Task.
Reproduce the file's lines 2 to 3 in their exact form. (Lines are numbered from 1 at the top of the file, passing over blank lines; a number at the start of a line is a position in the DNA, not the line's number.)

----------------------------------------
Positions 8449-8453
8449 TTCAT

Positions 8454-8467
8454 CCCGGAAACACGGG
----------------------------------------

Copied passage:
8449 TTCAT

Positions 8454-8467